China / Across America

Beijing calls on US to review trade by book

By Chen Weihua in Washington (China Daily USA) Updated: 2017-04-03 09:38

China on Saturday urged the US side to carry out a trade review targeting China and other surplus countries in accordance with international rules.

China's Ministry of Commerce (MOC) made the statement after US President Donald Trump signed executive orders on Friday focused on reducing the trade deficit, Xinhua reported.

The reality, cause and possible impact for the US trade deficit with China are well understood by both countries, the MOC said. It highlighted that Sino-US trade was highly complementary and had mutual benefits.

As the world's top two economies, China and the United States have a special mission in promoting global trade and investment, as well as global economic prosperity, it said.

China is willing to work alongside the United States to enhance dialogue and properly address disagreements on the basis of mutual benefits and cooperation, it added.

US economists and the business community voiced concerns over two executive orders on trade signed by President Donald Trump on Friday.

One of the orders requires the US commerce secretary and US trade representative to prepare a report within 90 days to assess the practices of US trading partners that contributed to the $500 billion trade deficit the US incurred in 2016 on a country-by-country and product-by-product basis.

The second order calls for stricter and more effective enforcement of US anti-dumping duties.

US Commerce Secretary Wilbur Ross said the report will form the basis for further actions to tackle bilateral trade imbalances.

The US-China Business Council, a Washington-based organization which represents US companies doing business in China, said on Friday that it welcomes the executive order on studying the trade deficit.

"Examining why the United States has a trade deficit and its overall impact on the US economy and employment in a fact-based manner would be a useful exercise," USCBC Senior Vice-president Erin Ennis said in the statement.

"We encourage the administration to ensure the study is balanced and takes into account the complexity of the United States' economy. The trade deficit alone is not a metric of the health of the US economy," Ennis added.

The statement noted that on a value-added basis - which better measures true trade flows, the US trade deficit with China is cut in half and is about the same as the US trade balance with Europe.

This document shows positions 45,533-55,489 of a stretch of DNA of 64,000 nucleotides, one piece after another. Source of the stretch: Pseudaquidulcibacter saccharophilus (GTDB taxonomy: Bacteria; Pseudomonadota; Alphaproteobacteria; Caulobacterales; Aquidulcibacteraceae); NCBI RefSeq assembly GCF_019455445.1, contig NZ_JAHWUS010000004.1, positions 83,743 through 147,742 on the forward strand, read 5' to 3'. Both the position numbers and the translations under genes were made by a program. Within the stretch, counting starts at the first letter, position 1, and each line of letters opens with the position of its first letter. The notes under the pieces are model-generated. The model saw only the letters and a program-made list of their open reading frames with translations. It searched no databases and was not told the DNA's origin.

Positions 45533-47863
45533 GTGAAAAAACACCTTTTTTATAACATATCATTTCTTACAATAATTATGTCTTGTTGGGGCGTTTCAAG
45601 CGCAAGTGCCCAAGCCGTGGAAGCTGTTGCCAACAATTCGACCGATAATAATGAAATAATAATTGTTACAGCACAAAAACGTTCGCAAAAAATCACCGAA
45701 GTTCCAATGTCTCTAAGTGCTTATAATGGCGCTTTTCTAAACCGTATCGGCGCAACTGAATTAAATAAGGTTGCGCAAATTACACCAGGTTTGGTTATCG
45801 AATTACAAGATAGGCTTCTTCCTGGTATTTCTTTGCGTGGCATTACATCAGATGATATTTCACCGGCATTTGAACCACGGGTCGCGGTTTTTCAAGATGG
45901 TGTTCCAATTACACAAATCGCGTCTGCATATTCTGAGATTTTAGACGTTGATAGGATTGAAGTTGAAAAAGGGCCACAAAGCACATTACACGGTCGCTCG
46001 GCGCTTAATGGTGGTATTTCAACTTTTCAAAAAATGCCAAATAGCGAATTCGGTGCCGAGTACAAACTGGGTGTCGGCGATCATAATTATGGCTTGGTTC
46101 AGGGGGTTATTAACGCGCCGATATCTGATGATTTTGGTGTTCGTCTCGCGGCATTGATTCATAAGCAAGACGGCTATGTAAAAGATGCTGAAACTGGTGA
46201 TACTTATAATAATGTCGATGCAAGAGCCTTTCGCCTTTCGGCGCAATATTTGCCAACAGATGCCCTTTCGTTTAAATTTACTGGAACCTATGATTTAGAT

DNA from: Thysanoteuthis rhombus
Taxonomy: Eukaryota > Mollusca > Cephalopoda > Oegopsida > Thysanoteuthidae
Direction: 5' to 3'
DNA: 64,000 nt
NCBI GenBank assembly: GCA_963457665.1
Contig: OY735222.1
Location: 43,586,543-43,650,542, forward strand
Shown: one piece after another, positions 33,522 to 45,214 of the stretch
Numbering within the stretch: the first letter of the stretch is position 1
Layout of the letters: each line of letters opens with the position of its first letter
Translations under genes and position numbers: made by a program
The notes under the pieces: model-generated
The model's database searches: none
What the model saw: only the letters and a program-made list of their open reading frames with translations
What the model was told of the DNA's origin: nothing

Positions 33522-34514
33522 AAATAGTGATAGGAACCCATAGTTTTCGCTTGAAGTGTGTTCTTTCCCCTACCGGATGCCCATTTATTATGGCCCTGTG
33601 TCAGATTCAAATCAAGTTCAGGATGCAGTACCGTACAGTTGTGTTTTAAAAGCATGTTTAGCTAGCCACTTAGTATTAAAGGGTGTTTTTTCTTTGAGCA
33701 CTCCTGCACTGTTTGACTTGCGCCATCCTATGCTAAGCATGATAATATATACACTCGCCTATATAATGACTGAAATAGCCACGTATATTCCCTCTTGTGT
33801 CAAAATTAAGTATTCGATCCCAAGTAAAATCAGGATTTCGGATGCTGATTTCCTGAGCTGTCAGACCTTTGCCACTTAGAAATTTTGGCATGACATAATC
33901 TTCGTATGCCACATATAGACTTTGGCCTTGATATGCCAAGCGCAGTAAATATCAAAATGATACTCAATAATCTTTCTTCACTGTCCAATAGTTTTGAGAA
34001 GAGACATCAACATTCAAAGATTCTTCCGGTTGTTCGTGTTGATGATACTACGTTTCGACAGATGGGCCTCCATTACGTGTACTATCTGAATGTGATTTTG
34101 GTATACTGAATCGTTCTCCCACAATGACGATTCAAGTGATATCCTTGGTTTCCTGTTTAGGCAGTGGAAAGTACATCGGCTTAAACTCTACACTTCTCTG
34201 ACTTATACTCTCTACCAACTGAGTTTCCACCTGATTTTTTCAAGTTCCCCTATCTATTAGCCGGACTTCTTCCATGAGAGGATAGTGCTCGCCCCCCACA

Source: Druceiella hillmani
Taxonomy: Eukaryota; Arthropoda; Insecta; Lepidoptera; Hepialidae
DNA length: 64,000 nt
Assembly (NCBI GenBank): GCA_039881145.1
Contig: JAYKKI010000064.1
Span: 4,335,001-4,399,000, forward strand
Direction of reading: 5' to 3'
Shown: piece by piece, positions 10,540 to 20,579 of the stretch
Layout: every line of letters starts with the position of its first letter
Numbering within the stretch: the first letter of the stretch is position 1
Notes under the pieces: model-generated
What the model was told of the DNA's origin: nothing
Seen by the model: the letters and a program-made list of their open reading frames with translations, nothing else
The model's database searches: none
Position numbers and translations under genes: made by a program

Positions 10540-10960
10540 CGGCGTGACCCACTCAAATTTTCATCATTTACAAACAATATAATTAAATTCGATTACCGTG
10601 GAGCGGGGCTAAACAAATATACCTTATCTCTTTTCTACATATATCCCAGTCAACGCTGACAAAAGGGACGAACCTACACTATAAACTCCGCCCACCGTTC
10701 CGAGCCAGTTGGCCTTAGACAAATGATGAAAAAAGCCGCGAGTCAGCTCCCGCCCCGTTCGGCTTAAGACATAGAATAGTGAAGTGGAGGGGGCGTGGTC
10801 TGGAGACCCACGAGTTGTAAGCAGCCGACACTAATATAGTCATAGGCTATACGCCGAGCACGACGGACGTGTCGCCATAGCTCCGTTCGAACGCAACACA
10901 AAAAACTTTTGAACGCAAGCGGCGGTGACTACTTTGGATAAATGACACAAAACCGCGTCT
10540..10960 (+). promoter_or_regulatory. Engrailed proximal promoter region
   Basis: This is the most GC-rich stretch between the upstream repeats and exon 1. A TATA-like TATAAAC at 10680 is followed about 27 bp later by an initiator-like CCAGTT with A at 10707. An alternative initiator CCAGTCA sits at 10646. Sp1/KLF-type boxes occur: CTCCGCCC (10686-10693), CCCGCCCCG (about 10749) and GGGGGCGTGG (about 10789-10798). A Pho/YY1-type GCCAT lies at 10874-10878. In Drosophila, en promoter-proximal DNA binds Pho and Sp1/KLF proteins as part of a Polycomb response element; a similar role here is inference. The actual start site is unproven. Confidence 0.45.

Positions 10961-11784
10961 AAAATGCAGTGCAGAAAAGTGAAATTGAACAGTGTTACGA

Many economists have used the example of Apple's iPhone. While each phone is counted for some $600 in China's trade surplus with the US, only $10-15 is retained by China while the rests are components from Japan, South Korea, the US and other places.

Many US economists believe Trump is wrong-headed in approaching trade deficits.

Caroline Freund, a senior fellow at the Peterson Institute for International Economics, said on Friday that bilateral trade deficits don't really matter, and trade deficits have more to do with fiscal policy rather than trade policy.

She expressed her concern about the way the Trump administration is looking into the trade deficit, country-by-country and product-by-product.

"That is the wrong approach because a trade deficit is not about those things, and that's not really a good way to go about looking it," said Freund, who previously worked as an economist, senior economist and chief economist respectively with the Federal Reserve Board, the International Monetary Fund and the World Bank.

Other US economists, such as Stephen Roach, a former chief economist at the Morgan Stanley, have long argued that the US trade deficits are largely due to the low saving rate among Americans and their living-beyond-their-means lifestyle.

"If you have the wrong diagnosis, you have the wrong policy prescription," Yukon Huang, a senior fellow at the Carnegie Endowment for International Peace and a former World Bank official, told China Daily on Friday.

He noted that the US has been running trade deficits since 1975 when its economy was doing well, not doing well, had full employment or massive unemployment.

He dismissed the notion that a trade deficit is linked to economic growth rate and employment. "The answer is it doesn't at all," he said.

Huang, author of an upcoming book Cracking the China Conundrum: Why Conventional Economic Wisdom is Often Wrong, argued that the reasons the US generates trade deficits almost perpetually is the role of US dollar as a global currency.

When foreign governments and foreign citizens hold the US dollar, it means the dollar is perpetually overvalued, thus repressing exports and encouraging imports, he explained.

Xinhua contributed to this story.

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